24 Nov

Daily Watch – NASS kills early budget passage, Power ministry to spend ₦355m on ‘short term studies’

  • A new NBS report shows that the revenue generated from value-added tax in Q3 2017 was ₦250.56 billion, higher than the ₦246 billion generated in Q2 and ₦197 billion in Q3 2016. At ₦28.98 billion, manufacturing generated the highest VAT followed by professional services and oil production, both generating ₦22.73 billion and ₦12.09 billion respectively. The three sectors at the bottom of the generating chain are mining, local government councils and pharmaceuticals, soaps and toiletries which generated ₦33.70 million, ₦184.42 million and ₦193.78 million respectively. About ₦125.13 billion was generated as non-import VAT locally, while ₦72.10 billion was generated as non-import VAT for foreign. The balance of ₦53.33 billion was generated as Nigeria Customs Service-import VAT.
  • The FG has budgeted ₦4.19 billion to pay consultants in the 2018 proposed budget for the construction of 700MW Zungeru hydropower project in Niger and the 3050MW Mambilla project in Taraba. A Daily Trust analysis of the budget proposal obtained from the Budget Office of the Federal Ministry of Budget and National Planning showed that the Power, Works and Housing ministry is to get ₦590 billion. From this, the ministry, headed by Babatunde Fashola and two other ministers, will use ₦434.9 billion for capital projects while ₦408 million will be used to pay for consulting and professional services, of which ₦20.5 million is for financial consulting; consulting for Information Technology gets ₦16.8 million, and ₦15.6 million for legal services. A further ₦355 million will go to what the ministry describes as ‘consultancy, survey and short-term studies.’
  • House of Representatives spokesman, Abdulrazak Namdas says it will take a minimum of three months for the 2018 budget to be ready. While presenting the budget to the National Assembly earlier in the month, President Muhammadu Buhari appealed to the lawmakers to send him the final budget by 1 January. In an interview with The Nation, Namdas said the January-to-December budget calendar was not feasible because there are about 20 legislative sitting days remaining in the year. He added that the lawmakers could not return the appropriation bill the way it was presented as they need adequate time to “work on it.” The Senate postponed a debate on the budget on Tuesday citing the need to pass the MTEF.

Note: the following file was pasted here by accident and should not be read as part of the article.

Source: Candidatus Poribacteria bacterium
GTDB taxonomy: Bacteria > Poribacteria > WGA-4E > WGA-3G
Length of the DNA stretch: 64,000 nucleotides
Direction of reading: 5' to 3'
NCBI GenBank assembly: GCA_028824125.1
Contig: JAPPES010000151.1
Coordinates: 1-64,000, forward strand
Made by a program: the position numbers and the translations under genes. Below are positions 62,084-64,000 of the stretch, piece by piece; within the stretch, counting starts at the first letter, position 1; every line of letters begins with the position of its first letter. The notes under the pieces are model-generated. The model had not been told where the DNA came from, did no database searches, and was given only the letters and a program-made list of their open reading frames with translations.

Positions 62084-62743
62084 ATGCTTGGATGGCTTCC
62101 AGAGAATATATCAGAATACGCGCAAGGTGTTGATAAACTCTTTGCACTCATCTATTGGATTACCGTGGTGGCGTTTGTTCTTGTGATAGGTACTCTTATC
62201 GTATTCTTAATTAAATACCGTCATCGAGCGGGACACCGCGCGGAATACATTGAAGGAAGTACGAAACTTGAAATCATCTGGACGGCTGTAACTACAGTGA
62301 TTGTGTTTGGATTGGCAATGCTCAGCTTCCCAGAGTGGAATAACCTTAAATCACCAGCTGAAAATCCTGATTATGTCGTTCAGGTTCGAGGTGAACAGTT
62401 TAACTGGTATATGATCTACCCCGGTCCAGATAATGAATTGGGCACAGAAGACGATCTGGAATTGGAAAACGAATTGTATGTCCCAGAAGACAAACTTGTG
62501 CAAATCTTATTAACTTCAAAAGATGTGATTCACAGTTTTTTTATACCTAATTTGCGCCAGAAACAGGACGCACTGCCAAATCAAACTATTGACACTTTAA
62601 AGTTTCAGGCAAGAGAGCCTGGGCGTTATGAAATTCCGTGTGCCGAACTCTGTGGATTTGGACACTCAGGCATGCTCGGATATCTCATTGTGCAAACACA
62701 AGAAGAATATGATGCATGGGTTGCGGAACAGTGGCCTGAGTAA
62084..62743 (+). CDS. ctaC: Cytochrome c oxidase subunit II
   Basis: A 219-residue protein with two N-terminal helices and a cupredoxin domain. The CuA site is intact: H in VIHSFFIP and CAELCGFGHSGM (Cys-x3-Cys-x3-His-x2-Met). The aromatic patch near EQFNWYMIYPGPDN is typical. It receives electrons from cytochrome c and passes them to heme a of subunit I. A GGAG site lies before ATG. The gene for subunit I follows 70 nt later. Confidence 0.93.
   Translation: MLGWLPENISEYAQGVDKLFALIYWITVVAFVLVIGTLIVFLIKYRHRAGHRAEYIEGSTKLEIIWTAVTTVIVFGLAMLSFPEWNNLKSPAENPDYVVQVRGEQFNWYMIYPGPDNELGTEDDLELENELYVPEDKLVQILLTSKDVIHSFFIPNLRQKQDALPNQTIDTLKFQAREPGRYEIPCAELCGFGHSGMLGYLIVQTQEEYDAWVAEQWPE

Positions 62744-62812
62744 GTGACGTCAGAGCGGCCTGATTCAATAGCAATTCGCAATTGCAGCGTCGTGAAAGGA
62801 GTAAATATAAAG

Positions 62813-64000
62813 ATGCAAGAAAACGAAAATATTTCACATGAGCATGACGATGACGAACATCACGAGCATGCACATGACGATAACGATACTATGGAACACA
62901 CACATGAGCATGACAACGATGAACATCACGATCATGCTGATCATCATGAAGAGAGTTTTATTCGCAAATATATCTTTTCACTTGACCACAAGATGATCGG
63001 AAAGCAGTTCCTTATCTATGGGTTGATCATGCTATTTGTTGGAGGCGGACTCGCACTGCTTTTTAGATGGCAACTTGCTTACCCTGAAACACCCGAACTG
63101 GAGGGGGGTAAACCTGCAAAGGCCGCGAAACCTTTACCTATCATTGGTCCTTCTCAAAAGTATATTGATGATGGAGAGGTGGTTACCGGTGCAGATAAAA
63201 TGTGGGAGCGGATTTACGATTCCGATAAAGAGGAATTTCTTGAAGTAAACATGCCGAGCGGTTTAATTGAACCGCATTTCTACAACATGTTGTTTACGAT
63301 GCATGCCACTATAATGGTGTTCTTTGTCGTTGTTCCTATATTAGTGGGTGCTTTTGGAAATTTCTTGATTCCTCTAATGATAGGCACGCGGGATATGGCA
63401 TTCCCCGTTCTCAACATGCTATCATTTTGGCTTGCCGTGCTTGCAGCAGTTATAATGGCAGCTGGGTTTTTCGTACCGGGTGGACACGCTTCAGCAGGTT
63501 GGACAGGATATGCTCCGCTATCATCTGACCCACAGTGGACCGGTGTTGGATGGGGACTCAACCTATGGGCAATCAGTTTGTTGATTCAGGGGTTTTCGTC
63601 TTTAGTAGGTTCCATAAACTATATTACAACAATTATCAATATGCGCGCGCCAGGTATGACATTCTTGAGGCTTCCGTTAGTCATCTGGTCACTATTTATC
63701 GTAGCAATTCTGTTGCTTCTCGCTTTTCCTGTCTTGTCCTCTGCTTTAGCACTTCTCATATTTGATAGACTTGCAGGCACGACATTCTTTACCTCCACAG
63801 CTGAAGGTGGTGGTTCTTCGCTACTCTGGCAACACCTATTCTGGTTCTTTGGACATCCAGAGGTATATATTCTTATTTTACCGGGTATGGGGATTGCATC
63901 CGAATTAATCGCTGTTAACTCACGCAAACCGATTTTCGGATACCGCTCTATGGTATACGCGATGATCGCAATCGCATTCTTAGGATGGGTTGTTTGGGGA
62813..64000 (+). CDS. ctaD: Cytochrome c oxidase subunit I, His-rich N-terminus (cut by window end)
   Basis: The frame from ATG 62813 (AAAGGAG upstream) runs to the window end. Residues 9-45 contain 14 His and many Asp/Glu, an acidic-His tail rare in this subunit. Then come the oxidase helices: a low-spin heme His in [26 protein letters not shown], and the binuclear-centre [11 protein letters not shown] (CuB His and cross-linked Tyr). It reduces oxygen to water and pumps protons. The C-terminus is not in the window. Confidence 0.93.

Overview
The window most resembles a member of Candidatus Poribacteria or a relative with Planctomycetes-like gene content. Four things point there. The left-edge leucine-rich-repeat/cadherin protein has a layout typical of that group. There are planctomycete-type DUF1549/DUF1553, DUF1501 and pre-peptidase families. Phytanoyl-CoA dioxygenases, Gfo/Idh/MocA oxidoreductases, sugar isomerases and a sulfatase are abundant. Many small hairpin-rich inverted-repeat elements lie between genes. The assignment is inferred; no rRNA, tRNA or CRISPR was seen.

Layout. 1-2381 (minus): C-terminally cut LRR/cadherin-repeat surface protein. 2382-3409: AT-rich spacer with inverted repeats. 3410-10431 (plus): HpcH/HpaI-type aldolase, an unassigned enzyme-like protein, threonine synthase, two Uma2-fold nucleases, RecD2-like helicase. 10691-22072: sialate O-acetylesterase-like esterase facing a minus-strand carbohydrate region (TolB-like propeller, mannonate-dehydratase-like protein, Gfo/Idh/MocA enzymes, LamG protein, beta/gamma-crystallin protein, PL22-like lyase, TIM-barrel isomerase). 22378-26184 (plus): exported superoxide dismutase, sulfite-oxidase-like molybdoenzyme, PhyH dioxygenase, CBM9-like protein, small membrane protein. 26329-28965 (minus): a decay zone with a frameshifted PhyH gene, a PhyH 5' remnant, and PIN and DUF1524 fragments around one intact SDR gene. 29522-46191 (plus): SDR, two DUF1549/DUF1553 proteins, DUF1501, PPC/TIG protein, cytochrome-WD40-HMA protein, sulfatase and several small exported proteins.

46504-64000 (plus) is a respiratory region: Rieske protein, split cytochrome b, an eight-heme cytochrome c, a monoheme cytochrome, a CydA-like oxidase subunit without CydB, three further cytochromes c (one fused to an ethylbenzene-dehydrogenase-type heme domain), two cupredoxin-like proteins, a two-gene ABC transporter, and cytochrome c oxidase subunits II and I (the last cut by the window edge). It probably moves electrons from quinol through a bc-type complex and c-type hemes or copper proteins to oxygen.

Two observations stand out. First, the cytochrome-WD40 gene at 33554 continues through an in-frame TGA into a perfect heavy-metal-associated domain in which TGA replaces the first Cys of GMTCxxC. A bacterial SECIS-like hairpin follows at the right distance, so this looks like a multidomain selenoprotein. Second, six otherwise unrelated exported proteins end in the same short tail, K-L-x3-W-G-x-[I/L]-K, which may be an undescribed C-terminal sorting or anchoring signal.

• The Senate on Thursday announced the postponement consideration of the 2018-2020 MTEF and Fiscal Strategy Paper. Chairman of the Senate Joint Committee on Finance, Appropriation and National Planning, John Enoh attributed the action to some “discrepancies.” The MTEF/FSP, which provides the parameters upon which the national budget is prepared, was slated for debate and consideration on Thursday. Enoh said some matters contained in the report will need to be consulted on with the Joint Committee in the House of Representatives. Senate President Bukola Saraki directed the committee to ensure that the documents were presented on Wednesday.
  • DisCos say their intention to quit the business of selling electricity is informed by a ₦892 billion shortfall in the power sector. A spokesman for their industry body said the sector was not yet mature for the new Eligible Customer regulation that permits large customers to bypass DisCos and buy power from GenCos. Sunday Oduntan, spokesman for the Association of Nigerian Electricity Distributors said the EC regulation enacted by NERC two weeks ago will see a rise in tariff by at least 4 per kilowatt hour through a Competition Transition Charge on the residential customers who will be left on their networks. The BPE, which oversees the operations of privatised power firms said the DisCos issued a force majeure notice last Monday but said it lacked no basis and rejected it with the backing of NERC. Daily Trust reports that the force majeure declaration was not unanimous, with Abuja and Kaduna DisCos among those exempted from the quit notice.